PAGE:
Mishka was moving overseas. Before leaving she paid for two weeks accommodation, using her credit card, for herself and her dogs at a ‘dog friendly’ hotel. After one week at the hotel it became apparent that the hotel was not suitable for dogs and Mishka moved out.
When the hotel charged Mishka for two weeks accommodation, Mishka contacted her credit card provider and, at the end of the conversation, understood half the transaction would be reversed. When Mishka saw the reversal on her credit card statement, her understanding was confirmed.
A couple of months later, Mishka noticed that the transaction had been redebited to her account and contacted her credit card provider. The credit card provider said that Mishka needed to provide more information and as she had not done so, it had redebited the transaction. The credit card provider went on to say Mishka was now out of time to dispute the transaction.
Mishka did not accept the credit card provider’s response and complained to FSCL.
Mishka said the credit card provider told her the transaction would be reversed and the reversal appeared on her credit card statement. As she was now out of time to dispute the transaction, Mishka considered the credit card provider had cost her one week’s accommodation, which was $900.
The credit card provider said that Mishka had been told that it had accepted the transaction was disputed and had asked Mishka to provide more information, both in the telephone conversation and in a letter sent to Mishka’s New Zealand address.
Mishka did not accept the credit card provider’s recollection of the telephone conversation and could not understand why the credit card provider had posted a letter to her New Zealand address. Mishka said that, in the same conversation, she had told the credit card provider she was now living overseas.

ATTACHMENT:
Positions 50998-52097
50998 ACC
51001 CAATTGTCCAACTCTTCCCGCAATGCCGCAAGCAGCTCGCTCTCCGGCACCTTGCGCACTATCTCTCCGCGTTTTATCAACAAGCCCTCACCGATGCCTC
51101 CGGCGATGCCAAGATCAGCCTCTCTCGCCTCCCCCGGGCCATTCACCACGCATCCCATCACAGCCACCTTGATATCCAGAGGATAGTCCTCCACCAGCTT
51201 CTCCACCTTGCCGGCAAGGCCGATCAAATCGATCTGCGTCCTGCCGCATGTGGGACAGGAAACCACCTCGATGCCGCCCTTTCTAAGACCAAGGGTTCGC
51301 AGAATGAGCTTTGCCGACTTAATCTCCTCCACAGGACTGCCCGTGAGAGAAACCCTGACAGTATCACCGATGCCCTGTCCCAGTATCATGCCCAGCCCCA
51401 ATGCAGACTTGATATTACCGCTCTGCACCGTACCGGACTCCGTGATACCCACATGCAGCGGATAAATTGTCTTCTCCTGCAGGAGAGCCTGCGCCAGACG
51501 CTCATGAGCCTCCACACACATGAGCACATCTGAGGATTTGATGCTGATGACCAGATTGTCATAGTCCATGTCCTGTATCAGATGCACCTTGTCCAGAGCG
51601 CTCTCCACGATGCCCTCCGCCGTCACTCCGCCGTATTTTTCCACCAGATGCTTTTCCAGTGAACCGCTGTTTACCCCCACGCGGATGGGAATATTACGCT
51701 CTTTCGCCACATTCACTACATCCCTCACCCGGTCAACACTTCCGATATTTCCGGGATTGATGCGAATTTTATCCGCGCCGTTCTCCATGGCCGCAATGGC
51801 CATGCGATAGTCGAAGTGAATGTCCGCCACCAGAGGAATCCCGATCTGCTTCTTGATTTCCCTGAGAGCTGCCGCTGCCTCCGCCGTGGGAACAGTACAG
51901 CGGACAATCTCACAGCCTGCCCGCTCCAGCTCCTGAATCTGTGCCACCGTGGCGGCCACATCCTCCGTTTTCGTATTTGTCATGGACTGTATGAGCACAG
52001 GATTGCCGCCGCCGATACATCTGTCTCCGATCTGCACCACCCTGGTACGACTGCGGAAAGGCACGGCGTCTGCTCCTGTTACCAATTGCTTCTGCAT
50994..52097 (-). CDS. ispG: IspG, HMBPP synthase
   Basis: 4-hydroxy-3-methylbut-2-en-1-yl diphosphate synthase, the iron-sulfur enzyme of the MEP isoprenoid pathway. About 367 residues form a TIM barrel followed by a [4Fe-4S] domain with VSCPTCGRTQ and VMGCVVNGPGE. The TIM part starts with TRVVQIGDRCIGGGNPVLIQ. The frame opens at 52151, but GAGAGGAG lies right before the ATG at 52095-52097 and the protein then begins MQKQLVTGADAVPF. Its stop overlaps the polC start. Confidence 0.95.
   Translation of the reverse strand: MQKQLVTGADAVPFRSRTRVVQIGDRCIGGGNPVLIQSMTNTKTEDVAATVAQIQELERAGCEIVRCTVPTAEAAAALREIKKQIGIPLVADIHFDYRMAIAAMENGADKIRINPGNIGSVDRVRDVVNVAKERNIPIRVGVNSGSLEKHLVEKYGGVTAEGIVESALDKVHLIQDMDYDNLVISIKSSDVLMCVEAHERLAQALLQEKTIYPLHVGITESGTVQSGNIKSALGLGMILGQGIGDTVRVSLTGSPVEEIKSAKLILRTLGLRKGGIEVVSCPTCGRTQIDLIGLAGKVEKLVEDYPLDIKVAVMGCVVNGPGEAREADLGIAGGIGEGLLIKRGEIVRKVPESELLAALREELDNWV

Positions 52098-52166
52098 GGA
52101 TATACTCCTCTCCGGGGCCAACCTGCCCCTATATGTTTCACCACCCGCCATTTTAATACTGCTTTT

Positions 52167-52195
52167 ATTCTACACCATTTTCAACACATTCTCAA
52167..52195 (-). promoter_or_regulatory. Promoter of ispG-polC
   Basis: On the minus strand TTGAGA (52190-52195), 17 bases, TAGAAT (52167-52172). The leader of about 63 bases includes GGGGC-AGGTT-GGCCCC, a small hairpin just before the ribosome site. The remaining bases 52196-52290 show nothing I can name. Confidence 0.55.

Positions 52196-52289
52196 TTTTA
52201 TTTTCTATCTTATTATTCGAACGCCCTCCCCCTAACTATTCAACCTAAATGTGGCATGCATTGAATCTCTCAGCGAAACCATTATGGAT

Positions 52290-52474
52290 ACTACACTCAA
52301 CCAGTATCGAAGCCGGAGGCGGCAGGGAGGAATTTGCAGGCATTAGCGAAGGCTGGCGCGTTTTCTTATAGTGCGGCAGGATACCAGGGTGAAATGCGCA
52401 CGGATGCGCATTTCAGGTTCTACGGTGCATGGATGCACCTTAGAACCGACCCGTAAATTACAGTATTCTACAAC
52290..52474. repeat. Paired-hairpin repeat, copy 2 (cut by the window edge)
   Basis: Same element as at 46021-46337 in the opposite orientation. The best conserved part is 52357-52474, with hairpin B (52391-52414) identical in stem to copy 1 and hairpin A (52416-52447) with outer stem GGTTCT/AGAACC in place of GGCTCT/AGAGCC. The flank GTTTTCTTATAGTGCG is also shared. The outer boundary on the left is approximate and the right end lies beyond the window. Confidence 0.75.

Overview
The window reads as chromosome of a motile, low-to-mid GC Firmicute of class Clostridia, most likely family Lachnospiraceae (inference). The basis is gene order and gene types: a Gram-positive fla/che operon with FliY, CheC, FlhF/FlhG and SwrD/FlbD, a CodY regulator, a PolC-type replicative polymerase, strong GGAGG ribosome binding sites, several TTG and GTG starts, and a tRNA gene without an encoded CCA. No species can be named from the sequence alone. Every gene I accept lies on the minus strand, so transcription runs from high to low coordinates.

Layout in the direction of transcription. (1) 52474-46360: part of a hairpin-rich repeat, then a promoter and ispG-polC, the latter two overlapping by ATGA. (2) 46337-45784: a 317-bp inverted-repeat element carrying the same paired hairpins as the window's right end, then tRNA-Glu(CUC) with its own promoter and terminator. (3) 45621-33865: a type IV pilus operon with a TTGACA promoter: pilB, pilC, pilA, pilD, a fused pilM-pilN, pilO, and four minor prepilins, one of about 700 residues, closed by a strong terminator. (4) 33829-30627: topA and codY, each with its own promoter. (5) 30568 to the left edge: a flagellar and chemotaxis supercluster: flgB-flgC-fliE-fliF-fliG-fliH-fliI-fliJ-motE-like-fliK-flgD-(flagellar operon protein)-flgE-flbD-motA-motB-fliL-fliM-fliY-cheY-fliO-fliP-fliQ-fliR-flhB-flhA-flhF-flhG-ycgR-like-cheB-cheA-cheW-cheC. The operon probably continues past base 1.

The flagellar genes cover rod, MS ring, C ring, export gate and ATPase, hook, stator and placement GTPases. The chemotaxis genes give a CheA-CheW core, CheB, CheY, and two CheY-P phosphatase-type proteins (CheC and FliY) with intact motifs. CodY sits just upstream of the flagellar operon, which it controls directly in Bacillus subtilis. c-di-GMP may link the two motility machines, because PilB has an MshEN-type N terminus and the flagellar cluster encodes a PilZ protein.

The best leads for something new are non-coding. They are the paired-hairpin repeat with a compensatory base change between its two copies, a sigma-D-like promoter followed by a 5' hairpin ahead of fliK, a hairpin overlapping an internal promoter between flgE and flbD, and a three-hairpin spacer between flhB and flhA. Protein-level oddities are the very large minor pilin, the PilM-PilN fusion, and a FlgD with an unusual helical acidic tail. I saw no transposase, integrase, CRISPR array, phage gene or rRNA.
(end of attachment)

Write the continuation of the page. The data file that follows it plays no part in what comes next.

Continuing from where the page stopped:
Fortunately, we were able to listen to Mishka’s telephone conversation. The credit card provider’s staff member had told Mishka that she was processing a disputed transaction, for half the hotel costs, and asked Mishka to email proof of the disputed transaction to the credit card provider to allow it to investigate the transaction further.
Mishka also advised that she was no longer in New Zealand. The staff member told Mishka that she should transfer her credit card to her new country if she was planning to stay.
The credit card provider also supplied copies of correspondence to Mishka’s New Zealand address advising, that as Mishka had not formally advised a new address, it was reasonable to send mail to New Zealand.
Mishka agreed that she had not formally changed her address, but she had given the credit card provider a new telephone number that would reach her overseas and the credit card provider also had her email address.
We explained to Mishka that we were unable to uphold her complaint. We considered the advice in the telephone conversation could have been more consumer friendly, but was adequate to allow Mishka to understand that she needed to provide more information. It was also Mishka’s responsibility to update her address, so it was not unreasonable for the credit card provider to write to her at an old address.
We also noted that the transaction reversal was far from certain. Although Mishka disputed the transaction, the credit card provider needed to consider the hotel’s perspective, that she was obliged to pay for accommodation she had booked. It could be that even if Mishka had provided the requested information, the reversal would not be accepted by the credit card provider.
Mishka did not agree with our view, but did not provide any new information that could allow us to reach a different decision.
Insights for participants
However, we saw this as an opportunity for the credit card provider to review how it communicates with customers. Communication breakdown sits at the heart of many of the complaints we see. We encouraged the credit card provider to review the advice given to customers wanting to dispute transactions and to be more proactive when staff discover an address may have changed.
We also noted that while the credit card provider prefers communication by post, many of their customers may find telephone or email communication more convenient.